Lent

QUESTION: What is the significance of Lent?

ANSWER: Early in the Church’s history, the major events in Christ’s life were observed with special observances, such as His birth, baptism, death, resurrection and ascension.

As these observances developed, a period of time was set aside prior to the major events of Jesus’ birth and resurrection as a time of preparation.

During Lent, the Church’s worship assumes a more penitential character. The color for the season is purple, a color often associated with penitence. The “Hymn of Praise” is omitted from the liturgy. The word “Alleluia” is usually omitted as well.

By not using the alleluia — a joyful expression meaning “Praise the Lord” — until Easter, the Lenten season is clearly set apart as a distinct time from the rest of the year.

Additionally, it forms a powerful contrast with the festive celebration of Jesus’ resurrection when our alleluias ring loud and clear.

Finally, the penitential character of Lent is not its sole purpose. In the ancient Church, the weeks leading up to Easter were a time of intensive preparation of the candidates who were to be baptized at the Easter vigil on Holy Saturday.

This time in the Church’s calendar was seen as an especially appropriate time for Baptism because of the relationship between Christ’s death and resurrection and our own in Holy Baptism (see Rom. 6:1-11).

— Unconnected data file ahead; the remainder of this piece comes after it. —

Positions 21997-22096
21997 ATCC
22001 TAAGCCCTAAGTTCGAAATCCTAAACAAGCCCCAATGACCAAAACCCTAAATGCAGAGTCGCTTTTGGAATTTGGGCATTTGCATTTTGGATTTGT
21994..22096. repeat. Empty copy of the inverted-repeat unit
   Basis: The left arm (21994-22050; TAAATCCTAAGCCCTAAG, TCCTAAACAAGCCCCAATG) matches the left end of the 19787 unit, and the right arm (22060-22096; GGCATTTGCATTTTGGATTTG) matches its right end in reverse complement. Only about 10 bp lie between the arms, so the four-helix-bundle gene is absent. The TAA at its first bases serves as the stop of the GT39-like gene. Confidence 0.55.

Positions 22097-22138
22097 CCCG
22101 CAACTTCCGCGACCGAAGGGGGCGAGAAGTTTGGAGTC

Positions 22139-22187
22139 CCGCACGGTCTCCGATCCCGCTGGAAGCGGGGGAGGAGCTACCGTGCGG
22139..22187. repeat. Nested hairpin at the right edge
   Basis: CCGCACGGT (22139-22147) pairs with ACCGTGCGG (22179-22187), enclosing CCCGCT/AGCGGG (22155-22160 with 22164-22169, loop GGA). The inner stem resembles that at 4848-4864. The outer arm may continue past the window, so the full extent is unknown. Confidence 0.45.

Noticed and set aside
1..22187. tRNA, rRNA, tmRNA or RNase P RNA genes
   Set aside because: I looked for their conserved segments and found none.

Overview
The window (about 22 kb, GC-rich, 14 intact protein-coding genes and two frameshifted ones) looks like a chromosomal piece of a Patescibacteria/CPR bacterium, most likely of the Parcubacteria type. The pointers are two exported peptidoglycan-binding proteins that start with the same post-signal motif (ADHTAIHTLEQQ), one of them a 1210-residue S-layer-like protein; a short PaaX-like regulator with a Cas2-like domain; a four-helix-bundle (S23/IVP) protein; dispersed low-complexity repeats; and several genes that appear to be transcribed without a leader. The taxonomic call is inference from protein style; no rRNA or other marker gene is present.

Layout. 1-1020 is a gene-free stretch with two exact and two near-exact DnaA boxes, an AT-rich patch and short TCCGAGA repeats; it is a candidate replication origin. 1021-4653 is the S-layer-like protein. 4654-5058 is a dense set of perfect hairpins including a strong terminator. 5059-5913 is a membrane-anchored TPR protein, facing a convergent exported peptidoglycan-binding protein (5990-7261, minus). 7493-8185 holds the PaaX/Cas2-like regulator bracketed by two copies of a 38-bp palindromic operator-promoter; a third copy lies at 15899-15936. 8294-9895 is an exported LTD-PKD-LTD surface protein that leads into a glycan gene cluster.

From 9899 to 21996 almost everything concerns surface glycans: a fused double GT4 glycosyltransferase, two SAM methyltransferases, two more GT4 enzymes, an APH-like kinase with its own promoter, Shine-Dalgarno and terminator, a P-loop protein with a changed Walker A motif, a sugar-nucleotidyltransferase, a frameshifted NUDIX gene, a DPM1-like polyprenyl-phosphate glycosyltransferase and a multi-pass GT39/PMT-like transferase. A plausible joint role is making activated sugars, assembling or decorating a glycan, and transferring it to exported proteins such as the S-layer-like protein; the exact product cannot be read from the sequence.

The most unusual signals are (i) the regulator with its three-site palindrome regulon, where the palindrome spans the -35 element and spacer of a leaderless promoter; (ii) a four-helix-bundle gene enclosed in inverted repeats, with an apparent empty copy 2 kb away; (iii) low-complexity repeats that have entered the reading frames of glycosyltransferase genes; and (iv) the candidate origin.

This focus would suggest that the season of Lent serves not only as a time to meditate on the suffering that Christ endured on our behalf but also as an opportunity to reflect upon our own Baptism and what it means to live as a child of God.

3rd Sunday after Pentecost

THIRD SUNDAY AFTER PENTECOST 

Jesus Has Defeated the Devil and Released Us from the Bondage of Sin and Death

The devil deceived us, enticing us to disregard and disobey the Word of God and driving us to hide “from the presence of the Lord God.” But the Lord, in His mercy, promised a Savior, who would set Himself against the devil on our behalf (Gen. 3:8–15). The Son of Man came, the incarnate Son of God, conceived and born of the woman. He “first binds the strong man,” Satan, by atoning for the sins of the world, thereby removing the condemnation of the Law and the fear of death (Mark 3:27). Now He plunders the devil’s house by calling all men to repent. Though He appears to be “out of his mind” (Mark 3:21), He fulfills the will of God and makes of us His own brothers and sisters. Therefore, “we do not lose heart,” despite the suffering, sin and death that we experience in this fallen world. “He who raised the Lord Jesus will raise us also with Jesus.” By His grace, we are “being renewed day by day.” For the Gospel is daily bringing us into His presence, not for punishment, but for “an eternal weight of glory” (2 Cor. 4:14–17).

Genesis 3:8–15

2 Corinthians 4:13—5:1

Mark 3:20–35